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While many perennially misunderstand Apple, the chorus of criticism always builds in direct proportion to a decline in price. (Though long-term AAPL investors should be grateful, otherwise AAPL would be like the stocks of so many other great businesses: too expensive to buy.)

This is from the Berkshire board recently:

"I think that's the point. The rest of the industry splits the Android market. Apple is the only company that sells their product. Samsung vs Xaomie vs Huawei vs LG vs Google Pixel vs Moto vs OnePlus - they all share the other half of the market."

Eerie how much that echoes the Mac vs Windows/PC clones situation a few decades ago.



Not sure exactly what the point is here.

First of all, there is so much misunderstanding regarding the so-called Mac vs Windows war, and as a result, so much misunderstanding in seeing that as analogous to the current smartphone (rather, pocket-computer/camera/gps/etc device). The critical issue that allowed Windows to win was that they had a several-year head start with DOS; by the time they marketed Windows, DOS was already entrenched in many businesses, and a software developer ecosystem already had momentum for DOS/Windows by the time Mac came on the scene. The other critical issue is that the bulk of the purchasers of personal computers were businesses, rather than the people actually using the devices; businesses mostly wanted cheap...what the users wanted in terms of user experience didn't really matter.

Well, those dynamics were basically flipped on their head with iPhone. The iPhone and its App Store were essentially first-to-market (at least in terms of the modern iteration of the "smartphone"). Moreover, the purchasers are in large part the users, who are consumers rather than businesses, and who care deeply about user experience (which is far more complex than simply user interface).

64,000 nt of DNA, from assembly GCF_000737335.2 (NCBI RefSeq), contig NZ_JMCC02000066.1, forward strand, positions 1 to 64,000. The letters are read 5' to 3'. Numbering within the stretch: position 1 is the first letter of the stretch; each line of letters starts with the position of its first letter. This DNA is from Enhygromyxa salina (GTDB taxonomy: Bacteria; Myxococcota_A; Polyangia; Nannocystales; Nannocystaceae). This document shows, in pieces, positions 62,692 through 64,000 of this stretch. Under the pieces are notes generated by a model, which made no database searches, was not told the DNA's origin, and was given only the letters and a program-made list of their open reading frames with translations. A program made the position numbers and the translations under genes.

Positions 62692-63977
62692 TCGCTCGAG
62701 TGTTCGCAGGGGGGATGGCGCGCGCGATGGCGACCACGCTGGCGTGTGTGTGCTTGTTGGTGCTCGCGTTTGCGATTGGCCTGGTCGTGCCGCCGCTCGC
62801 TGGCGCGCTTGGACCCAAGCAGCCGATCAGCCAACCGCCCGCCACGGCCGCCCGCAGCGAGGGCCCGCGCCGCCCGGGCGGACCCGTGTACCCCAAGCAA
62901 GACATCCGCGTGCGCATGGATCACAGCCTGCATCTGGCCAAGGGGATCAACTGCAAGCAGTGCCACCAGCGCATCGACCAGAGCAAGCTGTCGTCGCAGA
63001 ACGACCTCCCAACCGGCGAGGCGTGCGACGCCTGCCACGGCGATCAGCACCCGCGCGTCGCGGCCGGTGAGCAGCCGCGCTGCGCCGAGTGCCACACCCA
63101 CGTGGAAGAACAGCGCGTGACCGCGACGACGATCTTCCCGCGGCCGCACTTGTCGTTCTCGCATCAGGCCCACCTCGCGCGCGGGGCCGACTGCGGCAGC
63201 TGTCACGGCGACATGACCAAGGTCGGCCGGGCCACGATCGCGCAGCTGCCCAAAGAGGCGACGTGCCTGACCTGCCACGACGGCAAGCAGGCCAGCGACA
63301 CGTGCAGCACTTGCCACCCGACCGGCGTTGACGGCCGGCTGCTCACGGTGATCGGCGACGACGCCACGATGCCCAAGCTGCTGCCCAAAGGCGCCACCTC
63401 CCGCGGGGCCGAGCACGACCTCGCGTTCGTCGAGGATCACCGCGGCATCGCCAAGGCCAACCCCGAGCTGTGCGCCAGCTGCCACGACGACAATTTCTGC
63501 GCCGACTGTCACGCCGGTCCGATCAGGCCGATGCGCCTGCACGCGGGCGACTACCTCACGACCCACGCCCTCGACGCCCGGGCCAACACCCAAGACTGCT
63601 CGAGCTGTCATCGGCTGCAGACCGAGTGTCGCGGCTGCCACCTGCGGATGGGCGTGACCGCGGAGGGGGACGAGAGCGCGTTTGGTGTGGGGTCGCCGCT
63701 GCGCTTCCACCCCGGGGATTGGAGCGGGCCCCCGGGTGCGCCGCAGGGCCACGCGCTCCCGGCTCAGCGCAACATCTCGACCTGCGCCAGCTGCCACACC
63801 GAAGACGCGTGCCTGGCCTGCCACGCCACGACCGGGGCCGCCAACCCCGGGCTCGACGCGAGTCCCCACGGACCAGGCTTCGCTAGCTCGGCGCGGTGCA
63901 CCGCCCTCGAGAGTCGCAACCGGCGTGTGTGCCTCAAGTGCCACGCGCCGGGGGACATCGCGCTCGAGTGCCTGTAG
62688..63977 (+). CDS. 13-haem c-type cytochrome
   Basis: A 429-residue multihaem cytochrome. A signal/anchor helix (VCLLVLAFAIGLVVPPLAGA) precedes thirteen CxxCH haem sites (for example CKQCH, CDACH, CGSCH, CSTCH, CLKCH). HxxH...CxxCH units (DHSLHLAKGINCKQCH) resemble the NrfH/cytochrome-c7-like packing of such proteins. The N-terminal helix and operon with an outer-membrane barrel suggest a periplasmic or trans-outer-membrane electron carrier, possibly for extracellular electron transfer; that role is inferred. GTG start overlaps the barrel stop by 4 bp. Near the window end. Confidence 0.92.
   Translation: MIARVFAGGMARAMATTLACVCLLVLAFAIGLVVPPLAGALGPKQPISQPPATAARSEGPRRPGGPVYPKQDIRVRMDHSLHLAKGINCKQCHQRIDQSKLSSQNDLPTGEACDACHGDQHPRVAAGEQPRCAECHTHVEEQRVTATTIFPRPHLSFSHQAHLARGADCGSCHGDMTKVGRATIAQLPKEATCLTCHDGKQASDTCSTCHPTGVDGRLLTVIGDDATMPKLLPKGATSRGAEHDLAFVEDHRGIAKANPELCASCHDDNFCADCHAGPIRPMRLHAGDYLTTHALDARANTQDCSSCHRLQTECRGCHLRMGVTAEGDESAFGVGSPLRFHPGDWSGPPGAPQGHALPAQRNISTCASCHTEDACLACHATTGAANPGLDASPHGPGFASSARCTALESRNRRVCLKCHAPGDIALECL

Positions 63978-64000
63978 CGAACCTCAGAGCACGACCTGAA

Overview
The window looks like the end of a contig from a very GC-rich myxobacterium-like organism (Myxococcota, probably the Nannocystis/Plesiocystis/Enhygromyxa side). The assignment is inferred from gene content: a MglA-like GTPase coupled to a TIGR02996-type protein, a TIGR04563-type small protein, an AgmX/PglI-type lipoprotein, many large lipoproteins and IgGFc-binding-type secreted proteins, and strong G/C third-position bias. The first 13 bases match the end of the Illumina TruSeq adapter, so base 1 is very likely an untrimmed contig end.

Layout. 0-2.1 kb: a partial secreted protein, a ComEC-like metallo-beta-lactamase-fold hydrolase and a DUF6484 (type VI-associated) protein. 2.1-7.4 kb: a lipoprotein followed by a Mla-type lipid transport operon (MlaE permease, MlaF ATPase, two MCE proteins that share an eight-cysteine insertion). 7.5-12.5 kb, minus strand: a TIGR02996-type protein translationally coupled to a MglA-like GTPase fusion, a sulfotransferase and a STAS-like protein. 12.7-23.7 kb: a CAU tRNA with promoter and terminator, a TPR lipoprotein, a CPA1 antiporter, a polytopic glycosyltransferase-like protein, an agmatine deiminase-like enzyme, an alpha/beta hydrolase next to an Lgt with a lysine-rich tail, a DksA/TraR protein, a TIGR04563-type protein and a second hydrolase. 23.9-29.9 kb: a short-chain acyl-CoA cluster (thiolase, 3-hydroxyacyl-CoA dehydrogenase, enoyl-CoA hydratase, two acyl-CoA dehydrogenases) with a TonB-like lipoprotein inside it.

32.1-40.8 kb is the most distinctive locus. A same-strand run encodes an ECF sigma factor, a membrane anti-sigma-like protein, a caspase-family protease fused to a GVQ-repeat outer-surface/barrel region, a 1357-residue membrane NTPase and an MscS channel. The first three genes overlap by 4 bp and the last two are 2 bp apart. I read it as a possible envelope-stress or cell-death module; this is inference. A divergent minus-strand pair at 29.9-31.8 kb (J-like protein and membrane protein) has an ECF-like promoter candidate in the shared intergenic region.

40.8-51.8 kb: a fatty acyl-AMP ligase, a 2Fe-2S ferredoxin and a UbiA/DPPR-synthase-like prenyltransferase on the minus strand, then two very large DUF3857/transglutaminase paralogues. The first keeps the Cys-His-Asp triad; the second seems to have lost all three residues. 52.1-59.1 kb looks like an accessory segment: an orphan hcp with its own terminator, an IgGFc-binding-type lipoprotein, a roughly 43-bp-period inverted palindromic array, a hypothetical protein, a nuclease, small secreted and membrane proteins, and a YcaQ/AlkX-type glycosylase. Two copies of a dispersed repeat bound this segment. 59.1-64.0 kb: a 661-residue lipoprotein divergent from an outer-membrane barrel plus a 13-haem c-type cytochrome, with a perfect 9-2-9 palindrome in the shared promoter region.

So, the situation is in large part flipped, at least with the higher end of the market (where all of the money is made).

There's a further point in this whole Mac vs Windows story. Early in the smartphone race, the majority were convinced that as the low end of the market became "good enough", everyone would shift to those cheap-but-adequate devices...just like happened with personal computers. Low-end disruption and all that.

But there are at least two problems with this:
1) it has not only failed to happen, but somewhat the reverse. Even though raising its prices quite dramatically, iPhone has maintained its share. Indeed, if we divide that market into high-end and non-high-end (which seems to me the best way to understand it), iPhone appears to be gaining some share amidst these price increases.
2) even in the personal computer industry, there have essentially been two different markets/stories. Wintel has seen an unrelenting decline in both prices as well as units sold, for many years. How about Apple/Mac? Prices have basically held steady for many years, and almost every quarter for well over a decade, Mac has gained share (not so much by selling more units, but rather by not seeing declining units, while the rest of the industry withered.